We live in some pretty crazy times, and sometimes we could all use a break. So if you’re exhausted by foreign wars and domestic politics, the screeching of the far-right and far-left, fires and drought and climate change and the winter that just wouldn’t end — this is your story.
At the Hassaninia Heritage Farm in Terrebonne, they’re raising baby goats.
Baby Nigerian Dwarf goats.
On the day we visited, we were told the oldest is probably four weeks old.
There’s a lot to love — their cute faces, tiny noses and little tails. But chief goat wrangler Selah Hassaninia says they are something else, too.
“Escape artists. Like you can’t keep these guys in anything,” Selah said.
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That’s why, for this story, they had to be corralled on a trampoline with a net around it.
“They can be annoying sometimes, like they eat your hair a lot. They pull on your shirt and eat your clothes,” Selah said.
These goats are pedigreed with the American Dairy Goat Association.
“It basically tells you who their mother and father is and their grandparents,” Selah said.
There are dozens. And Selah knows them by name.
There’s Honey. And Carnation. And Flash. And Stella. And Cold Brew.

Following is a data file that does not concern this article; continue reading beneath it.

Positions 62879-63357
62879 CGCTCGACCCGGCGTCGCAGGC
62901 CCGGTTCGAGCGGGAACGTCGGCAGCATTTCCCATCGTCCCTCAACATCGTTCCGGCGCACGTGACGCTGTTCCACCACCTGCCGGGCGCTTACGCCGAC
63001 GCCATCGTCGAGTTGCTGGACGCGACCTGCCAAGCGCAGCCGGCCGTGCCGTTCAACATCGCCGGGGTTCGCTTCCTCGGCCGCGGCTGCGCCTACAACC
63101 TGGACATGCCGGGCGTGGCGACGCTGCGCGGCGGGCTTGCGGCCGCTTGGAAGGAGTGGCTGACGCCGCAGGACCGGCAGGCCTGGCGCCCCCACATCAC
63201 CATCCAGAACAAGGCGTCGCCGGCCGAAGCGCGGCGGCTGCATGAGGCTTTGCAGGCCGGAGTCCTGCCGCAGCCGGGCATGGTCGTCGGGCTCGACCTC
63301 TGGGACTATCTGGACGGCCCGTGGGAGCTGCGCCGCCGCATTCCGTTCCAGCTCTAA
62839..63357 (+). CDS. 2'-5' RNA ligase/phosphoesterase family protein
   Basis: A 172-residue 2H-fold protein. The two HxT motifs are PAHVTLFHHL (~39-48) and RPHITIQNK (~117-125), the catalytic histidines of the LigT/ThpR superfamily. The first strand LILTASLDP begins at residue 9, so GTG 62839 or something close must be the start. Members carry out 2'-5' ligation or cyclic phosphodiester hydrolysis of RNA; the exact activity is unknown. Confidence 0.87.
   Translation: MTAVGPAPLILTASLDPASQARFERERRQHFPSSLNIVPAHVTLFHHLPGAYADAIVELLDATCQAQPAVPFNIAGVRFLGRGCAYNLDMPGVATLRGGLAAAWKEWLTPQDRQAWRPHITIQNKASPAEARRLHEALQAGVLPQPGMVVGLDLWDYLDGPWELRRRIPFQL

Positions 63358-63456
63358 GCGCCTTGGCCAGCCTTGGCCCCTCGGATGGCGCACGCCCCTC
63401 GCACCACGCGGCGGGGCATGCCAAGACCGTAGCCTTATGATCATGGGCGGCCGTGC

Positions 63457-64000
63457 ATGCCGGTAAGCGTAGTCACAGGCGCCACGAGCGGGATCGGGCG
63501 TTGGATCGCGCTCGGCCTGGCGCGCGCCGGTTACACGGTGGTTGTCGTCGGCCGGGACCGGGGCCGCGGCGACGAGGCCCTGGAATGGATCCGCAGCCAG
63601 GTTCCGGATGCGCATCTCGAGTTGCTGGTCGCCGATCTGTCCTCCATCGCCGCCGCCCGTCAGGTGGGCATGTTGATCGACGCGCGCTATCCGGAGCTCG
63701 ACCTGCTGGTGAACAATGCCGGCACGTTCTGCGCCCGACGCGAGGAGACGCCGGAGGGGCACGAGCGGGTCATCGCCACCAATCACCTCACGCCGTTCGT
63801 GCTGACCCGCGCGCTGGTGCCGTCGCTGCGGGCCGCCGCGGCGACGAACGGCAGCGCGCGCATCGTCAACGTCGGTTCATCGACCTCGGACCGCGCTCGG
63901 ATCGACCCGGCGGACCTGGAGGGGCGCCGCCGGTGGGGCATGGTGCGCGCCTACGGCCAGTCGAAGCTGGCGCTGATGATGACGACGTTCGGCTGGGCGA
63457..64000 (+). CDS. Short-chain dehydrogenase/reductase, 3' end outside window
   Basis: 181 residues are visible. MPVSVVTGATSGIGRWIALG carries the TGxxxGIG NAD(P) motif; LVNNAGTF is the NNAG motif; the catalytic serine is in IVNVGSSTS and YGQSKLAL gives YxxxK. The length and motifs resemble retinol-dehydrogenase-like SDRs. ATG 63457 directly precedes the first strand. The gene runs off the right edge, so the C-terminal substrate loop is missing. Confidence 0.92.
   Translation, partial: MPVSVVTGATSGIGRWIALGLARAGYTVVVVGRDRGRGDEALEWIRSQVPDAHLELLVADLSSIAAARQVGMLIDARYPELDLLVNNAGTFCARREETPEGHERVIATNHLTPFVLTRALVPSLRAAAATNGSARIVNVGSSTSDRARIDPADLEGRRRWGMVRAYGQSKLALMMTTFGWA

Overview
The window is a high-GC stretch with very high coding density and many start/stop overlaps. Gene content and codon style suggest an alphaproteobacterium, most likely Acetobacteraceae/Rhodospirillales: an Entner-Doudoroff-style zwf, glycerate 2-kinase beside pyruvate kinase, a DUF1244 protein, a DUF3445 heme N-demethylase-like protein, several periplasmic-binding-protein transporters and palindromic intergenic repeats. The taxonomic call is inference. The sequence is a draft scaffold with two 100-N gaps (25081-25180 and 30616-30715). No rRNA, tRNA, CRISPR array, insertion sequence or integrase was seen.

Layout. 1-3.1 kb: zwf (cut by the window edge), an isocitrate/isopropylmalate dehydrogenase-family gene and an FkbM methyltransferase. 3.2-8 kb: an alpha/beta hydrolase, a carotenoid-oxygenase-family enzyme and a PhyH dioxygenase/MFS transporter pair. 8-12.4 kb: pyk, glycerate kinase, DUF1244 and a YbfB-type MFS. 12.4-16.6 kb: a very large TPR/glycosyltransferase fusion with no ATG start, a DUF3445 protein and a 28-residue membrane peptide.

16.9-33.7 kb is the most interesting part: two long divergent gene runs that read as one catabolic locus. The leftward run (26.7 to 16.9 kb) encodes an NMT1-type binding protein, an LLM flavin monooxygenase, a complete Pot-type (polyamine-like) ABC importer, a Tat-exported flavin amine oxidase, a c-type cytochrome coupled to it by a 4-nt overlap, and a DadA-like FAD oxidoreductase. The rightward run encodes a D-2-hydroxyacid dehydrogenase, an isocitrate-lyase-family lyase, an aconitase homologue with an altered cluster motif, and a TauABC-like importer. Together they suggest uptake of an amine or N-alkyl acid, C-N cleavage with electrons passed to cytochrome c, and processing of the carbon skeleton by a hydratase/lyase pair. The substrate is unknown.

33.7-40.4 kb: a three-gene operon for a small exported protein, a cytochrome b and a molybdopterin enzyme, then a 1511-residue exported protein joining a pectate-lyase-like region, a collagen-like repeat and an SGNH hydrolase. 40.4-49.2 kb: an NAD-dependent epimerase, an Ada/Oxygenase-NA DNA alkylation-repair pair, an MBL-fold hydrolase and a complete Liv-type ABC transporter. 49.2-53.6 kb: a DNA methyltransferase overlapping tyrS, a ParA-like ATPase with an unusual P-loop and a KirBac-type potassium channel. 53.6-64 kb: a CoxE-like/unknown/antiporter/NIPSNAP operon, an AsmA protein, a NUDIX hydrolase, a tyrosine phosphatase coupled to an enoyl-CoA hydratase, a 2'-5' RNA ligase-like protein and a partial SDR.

Also Tulip, Sunflower, Fancy Fudge, Betty White and Foxy Brown.
You will find Peace here. As in a goat named Peace — just six days old when we were there recording.
Never fear. None of these goats will end up on anyone’s dinner table. These are show goats. They’ll be shown off at the fair and sold to other goat breeders from 4-H. And Selah and her family will enjoy fresh milk and goat cheese.
Of course, we had to get the goat’s-eye perspective for this story. So we put a GoPro on the back of one of these kids.
Now for full disclosure. Selah’s dad is Ramin, who works at Central Oregon Daily News.
And just so this story has a shred of actual news value, the American Dairy Association National Show will be held at the Deschutes County Fairgrounds in Redmond July 14-21.